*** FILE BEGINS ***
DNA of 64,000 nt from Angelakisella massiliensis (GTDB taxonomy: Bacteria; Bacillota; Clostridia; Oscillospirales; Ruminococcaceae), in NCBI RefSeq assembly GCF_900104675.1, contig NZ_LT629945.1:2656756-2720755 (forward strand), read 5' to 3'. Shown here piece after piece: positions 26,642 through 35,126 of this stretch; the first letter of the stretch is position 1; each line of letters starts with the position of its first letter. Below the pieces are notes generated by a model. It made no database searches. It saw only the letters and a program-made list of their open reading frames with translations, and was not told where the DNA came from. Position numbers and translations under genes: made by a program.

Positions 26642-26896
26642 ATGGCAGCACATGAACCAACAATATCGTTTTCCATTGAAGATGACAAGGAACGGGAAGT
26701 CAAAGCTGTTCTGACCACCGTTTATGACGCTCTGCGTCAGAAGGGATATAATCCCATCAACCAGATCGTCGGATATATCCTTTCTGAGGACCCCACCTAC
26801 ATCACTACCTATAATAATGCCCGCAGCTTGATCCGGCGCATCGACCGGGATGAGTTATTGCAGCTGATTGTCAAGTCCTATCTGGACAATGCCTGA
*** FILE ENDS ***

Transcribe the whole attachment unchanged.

DNA of 64,000 nt from Angelakisella massiliensis (GTDB taxonomy: Bacteria; Bacillota; Clostridia; Oscillospirales; Ruminococcaceae), in NCBI RefSeq assembly GCF_900104675.1, contig NZ_LT629945.1:2656756-2720755 (forward strand), read 5' to 3'. Shown here piece after piece: positions 26,642 through 35,126 of this stretch; the first letter of the stretch is position 1; each line of letters starts with the position of its first letter. Below the pieces are notes generated by a model. It made no database searches. It saw only the letters and a program-made list of their open reading frames with translations, and was not told where the DNA came from. Position numbers and translations under genes: made by a program.

Positions 26642-26896
26642 ATGGCAGCACATGAACCAACAATATCGTTTTCCATTGAAGATGACAAGGAACGGGAAGT
26701 CAAAGCTGTTCTGACCACCGTTTATGACGCTCTGCGTCAGAAGGGATATAATCCCATCAACCAGATCGTCGGATATATCCTTTCTGAGGACCCCACCTAC
26801 ATCACTACCTATAATAATGCCCGCAGCTTGATCCGGCGCATCGACCGGGATGAGTTATTGCAGCTGATTGTCAAGTCCTATCTGGACAATGCCTGA